Last month revised lower and looking weak:
A drop for primary metals, a sharp drop for machinery, and a reversal for defense aircraft all pulled down durable goods orders in October which fell a sharper-than-expected 4.4 percent. A very sharp downward revision to September, revised from a 0.8 percent gain to a 0.1 percent decline, is another unfavorable headline in today’s report.
Orders for primary metals, down 2.3 and 1.2 percent the past two reports, continue to weaken following tariff-related pre-buying earlier in the year, while orders for machinery — which are at the center of the capital-goods group — fell 0.5 percent in October following lifeless gains of 0.1 and 0.2 percent in September and August.
Defense aircraft was the star of the September report, more than doubling but orders in the latest month fell 59 percent. Civilian aircraft, which had been on the climb, has been pulling down the last two reports, down 21 and 19 percent. When excluding aircraft and all other transportation equipment, orders managed only a 0.1 percent gain to fall 3 tenths short of consensus.
Orders and shipments for capital goods (nondefense ex-aircraft) are key indications for GDP business investment and the readings in this report are not pointing to much of a rebound for fourth-quarter nonresidential fixed investment. Orders here came in unchanged in October to miss Econoday’s consensus by 3 tenths with September revised 4 tenths lower to a 0.5 percent decline. Shipments in October, which will be a direct input into fourth-quarter GDP, did rise a respectable 0.3 percent though September is revised 1 tenth lower to a 0.2 percent decline which will be marginal negative for third-quarter GDP revisions.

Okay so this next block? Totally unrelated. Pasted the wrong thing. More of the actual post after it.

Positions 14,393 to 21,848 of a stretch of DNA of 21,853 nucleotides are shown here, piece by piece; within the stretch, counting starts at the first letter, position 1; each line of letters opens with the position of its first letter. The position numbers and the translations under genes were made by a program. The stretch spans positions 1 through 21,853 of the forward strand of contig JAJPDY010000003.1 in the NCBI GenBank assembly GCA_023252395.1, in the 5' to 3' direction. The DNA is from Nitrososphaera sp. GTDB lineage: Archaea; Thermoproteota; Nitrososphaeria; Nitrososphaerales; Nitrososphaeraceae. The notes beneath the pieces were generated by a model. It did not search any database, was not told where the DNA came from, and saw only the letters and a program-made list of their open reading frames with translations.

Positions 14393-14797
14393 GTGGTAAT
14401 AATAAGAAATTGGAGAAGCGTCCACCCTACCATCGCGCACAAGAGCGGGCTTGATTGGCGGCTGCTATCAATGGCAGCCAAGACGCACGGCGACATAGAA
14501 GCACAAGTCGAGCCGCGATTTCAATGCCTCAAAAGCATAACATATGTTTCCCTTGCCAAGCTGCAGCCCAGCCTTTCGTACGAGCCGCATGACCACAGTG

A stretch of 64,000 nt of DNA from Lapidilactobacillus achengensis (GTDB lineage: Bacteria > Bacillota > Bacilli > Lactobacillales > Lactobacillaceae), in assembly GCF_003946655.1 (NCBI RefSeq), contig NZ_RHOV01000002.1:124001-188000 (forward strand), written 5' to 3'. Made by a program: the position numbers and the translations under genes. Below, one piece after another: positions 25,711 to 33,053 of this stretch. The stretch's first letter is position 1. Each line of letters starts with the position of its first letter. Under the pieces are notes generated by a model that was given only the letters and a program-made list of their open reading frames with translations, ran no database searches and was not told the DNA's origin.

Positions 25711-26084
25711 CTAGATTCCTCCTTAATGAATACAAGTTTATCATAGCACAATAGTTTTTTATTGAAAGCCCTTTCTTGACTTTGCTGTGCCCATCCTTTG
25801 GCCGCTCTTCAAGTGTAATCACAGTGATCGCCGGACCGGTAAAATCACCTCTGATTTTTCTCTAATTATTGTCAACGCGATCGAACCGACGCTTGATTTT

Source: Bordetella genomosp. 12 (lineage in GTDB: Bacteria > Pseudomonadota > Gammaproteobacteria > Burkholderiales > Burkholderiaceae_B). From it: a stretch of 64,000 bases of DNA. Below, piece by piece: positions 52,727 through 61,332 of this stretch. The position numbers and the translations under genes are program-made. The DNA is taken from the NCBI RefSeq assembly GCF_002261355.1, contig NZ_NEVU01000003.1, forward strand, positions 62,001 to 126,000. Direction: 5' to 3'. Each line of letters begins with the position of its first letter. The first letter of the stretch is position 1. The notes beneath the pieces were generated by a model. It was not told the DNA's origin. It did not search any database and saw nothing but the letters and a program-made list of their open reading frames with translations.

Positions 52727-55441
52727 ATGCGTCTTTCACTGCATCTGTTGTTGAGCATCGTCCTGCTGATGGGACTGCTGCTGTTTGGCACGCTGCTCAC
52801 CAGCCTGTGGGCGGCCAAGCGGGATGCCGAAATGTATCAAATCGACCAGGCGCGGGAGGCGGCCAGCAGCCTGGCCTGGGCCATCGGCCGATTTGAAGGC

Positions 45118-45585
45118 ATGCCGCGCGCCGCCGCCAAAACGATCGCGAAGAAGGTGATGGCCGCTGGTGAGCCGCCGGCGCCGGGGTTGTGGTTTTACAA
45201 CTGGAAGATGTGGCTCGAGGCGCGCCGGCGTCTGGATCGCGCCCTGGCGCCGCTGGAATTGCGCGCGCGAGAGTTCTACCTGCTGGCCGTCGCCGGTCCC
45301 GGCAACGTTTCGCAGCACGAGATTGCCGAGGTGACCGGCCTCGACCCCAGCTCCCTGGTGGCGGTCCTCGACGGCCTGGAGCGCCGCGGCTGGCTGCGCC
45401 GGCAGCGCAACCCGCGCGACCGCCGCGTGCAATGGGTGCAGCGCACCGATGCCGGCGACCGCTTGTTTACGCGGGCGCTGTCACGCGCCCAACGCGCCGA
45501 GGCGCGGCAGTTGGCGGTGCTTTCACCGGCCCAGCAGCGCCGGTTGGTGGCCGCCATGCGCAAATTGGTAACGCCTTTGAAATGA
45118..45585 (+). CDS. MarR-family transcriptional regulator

But there are solid positives in the report including sharp order gains for electrical equipment, communications equipment, computers, and also fabrications. Yet moderation is nevertheless today’s theme with total shipments falling 0.6 percent, inventories showing no growth, and unfilled orders, after two strong prior months, slipping 0.2 percent.
Consumer goods remain weak and below 2008 levels, and the chart is not inflation adjusted:
Once again this index has fallen to levels associated with entering recession. But last time this happened a few years back they revised the numbers a few months later to where they are now in the chart:
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